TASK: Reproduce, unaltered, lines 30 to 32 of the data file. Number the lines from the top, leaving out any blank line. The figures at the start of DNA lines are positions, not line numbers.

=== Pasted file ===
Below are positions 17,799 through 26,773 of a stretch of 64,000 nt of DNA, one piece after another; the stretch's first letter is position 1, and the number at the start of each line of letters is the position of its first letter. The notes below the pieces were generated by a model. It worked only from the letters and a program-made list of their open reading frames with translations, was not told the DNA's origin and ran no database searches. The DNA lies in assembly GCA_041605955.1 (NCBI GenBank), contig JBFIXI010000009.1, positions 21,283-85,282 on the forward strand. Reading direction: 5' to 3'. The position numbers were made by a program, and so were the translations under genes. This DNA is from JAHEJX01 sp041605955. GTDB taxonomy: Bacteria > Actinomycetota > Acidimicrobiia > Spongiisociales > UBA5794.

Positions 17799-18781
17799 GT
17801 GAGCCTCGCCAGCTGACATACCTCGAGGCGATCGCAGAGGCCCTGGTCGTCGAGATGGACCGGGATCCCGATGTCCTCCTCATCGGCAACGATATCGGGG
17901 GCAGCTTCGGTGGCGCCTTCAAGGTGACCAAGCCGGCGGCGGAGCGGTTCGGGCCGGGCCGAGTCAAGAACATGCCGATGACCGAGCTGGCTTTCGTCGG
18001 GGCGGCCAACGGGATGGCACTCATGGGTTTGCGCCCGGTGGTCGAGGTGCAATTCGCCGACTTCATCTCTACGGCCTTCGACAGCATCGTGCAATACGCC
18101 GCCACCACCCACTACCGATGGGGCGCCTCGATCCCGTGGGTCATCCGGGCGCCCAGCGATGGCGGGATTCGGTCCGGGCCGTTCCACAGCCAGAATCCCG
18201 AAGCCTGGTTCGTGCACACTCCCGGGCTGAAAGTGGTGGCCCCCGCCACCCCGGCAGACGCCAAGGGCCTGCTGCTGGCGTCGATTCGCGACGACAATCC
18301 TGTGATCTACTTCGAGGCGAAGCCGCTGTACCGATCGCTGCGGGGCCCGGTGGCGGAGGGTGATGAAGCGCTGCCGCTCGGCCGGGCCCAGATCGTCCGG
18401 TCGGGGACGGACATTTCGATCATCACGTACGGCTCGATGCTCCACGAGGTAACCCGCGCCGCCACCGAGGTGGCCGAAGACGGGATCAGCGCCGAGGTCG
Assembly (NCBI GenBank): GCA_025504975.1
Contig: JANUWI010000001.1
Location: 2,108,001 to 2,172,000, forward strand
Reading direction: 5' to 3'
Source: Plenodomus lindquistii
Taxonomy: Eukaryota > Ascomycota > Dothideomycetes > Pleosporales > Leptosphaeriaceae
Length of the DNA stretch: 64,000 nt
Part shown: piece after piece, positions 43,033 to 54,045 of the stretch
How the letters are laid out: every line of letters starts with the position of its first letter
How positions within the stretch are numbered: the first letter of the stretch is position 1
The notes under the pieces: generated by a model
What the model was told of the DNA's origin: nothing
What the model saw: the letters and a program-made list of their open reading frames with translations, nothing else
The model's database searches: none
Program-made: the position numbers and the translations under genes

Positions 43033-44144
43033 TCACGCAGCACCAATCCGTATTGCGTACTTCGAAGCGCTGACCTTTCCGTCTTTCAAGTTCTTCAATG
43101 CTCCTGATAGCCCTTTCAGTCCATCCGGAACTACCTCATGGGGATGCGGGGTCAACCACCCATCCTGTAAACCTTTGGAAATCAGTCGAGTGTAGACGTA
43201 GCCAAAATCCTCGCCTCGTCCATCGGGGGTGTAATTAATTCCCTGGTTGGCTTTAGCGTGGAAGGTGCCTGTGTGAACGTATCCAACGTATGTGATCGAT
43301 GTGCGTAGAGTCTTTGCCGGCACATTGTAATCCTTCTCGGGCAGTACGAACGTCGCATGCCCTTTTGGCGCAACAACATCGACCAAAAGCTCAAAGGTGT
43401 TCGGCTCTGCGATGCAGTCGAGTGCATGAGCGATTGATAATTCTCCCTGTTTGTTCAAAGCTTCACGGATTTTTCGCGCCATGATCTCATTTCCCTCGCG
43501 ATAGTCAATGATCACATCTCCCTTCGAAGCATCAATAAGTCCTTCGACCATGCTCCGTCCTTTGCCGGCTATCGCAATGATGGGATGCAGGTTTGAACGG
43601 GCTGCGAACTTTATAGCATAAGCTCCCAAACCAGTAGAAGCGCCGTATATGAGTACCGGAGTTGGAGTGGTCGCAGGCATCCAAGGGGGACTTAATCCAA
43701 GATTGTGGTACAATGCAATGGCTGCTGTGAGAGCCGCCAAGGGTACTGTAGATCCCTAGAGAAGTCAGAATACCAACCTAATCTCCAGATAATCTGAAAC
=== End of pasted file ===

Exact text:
43301 GTGCGTAGAGTCTTTGCCGGCACATTGTAATCCTTCTCGGGCAGTACGAACGTCGCATGCCCTTTTGGCGCAACAACATCGACCAAAAGCTCAAAGGTGT
43401 TCGGCTCTGCGATGCAGTCGAGTGCATGAGCGATTGATAATTCTCCCTGTTTGTTCAAAGCTTCACGGATTTTTCGCGCCATGATCTCATTTCCCTCGCG
43501 ATAGTCAATGATCACATCTCCCTTCGAAGCATCAATAAGTCCTTCGACCATGCTCCGTCCTTTGCCGGCTATCGCAATGATGGGATGCAGGTTTGAACGG